Coming Soon to Fledgling Press

That trip to the South of France in 1992 pretty much confirmed everything I’d suspected about the ocean. It was beautiful to look at, but scary, moody and unpredictable. After I returned home that summer, I went back to pursuing mildly risky land-based sports and feeding my passion for aviation. The early 90s had seen me qualify as a private pilot and, when I wasn’t walking in the Scottish mountains, I was flying over them in a light aircraft. I was comfortable in the sky and competent in hostile mountain terrain, but the sea represented a final frontier I wasn’t sure I wanted to cross.

David Flanagan came from a long line of seafarers and thought learning to surf would be easy, despite the fact he was scared of the ocean and fast approaching middle age.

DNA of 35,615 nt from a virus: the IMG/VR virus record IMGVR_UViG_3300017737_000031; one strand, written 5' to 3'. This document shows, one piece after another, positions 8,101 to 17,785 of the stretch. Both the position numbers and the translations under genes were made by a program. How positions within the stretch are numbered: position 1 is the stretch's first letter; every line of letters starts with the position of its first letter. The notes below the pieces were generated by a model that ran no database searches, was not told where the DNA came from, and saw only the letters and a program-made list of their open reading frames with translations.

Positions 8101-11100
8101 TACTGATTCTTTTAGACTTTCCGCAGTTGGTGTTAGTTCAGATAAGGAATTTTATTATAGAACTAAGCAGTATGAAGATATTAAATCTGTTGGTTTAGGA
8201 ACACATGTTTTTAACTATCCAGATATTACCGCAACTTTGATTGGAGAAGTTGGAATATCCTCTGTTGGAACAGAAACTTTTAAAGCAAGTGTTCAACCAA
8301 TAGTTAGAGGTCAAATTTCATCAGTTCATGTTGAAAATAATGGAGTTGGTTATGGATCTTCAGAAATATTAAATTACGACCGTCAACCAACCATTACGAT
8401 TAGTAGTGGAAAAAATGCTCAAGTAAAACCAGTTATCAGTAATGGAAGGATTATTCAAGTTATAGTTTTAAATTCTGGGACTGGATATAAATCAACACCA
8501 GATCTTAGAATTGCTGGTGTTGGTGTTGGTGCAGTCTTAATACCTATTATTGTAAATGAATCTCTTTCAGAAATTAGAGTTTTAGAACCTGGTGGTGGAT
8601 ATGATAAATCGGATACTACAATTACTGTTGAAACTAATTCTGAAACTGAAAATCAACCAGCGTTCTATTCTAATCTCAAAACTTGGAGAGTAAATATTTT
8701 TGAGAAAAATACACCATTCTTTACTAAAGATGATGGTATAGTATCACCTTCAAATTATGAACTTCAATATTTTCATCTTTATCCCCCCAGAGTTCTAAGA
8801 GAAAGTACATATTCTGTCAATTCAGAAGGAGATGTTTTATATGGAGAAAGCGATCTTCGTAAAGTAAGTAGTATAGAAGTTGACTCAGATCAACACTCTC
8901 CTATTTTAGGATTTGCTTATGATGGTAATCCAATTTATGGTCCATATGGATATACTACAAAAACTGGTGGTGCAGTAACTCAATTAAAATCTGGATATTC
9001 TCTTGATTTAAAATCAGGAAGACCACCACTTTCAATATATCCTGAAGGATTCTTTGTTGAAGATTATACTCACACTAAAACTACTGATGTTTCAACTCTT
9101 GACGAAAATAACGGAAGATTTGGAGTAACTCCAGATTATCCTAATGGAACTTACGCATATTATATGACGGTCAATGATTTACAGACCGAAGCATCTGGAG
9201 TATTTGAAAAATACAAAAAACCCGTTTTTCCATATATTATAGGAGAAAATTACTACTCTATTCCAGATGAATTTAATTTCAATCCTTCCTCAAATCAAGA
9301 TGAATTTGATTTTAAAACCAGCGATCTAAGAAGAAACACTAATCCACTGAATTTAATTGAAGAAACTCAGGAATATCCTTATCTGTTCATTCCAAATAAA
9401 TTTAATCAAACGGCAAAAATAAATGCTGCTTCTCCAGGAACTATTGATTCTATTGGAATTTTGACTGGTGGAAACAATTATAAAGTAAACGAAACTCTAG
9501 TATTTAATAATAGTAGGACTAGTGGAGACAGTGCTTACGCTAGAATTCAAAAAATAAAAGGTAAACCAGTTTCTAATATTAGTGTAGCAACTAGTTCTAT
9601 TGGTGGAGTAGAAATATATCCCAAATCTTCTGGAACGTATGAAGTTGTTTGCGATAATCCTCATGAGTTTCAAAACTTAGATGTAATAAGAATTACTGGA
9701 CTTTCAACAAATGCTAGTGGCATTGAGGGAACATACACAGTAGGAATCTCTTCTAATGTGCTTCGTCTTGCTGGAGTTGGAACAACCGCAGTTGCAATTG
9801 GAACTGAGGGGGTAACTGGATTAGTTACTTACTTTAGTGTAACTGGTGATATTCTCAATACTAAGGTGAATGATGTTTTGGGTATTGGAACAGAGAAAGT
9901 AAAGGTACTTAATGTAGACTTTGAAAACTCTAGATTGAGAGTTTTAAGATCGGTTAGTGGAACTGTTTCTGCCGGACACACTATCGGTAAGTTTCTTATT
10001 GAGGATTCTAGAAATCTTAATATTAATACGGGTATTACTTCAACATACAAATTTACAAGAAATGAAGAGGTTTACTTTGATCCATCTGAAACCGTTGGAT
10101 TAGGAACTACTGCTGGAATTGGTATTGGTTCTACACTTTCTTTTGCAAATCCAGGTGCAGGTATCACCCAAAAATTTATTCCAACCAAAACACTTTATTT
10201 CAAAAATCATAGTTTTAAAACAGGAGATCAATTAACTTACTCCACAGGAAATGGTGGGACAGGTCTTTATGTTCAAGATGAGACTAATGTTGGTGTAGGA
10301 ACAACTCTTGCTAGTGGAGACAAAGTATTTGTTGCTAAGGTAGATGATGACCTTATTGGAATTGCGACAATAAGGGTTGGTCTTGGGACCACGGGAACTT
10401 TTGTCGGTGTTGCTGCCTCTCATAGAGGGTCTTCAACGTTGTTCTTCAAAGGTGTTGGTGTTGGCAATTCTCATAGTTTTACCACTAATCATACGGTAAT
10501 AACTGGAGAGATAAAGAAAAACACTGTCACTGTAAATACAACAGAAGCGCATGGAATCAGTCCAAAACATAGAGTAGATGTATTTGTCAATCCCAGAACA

As a journalist living in an island community, he had intended to write a light-hearted account of his progress towards surfing nirvana, but instead found himself facing danger, doubt and the spectre of childhood bereavement in an often wild and unwelcoming sea.

This is a great book about challenging social conventions, overcoming challenges and fears, but most of all enjoying who you are and what you do.

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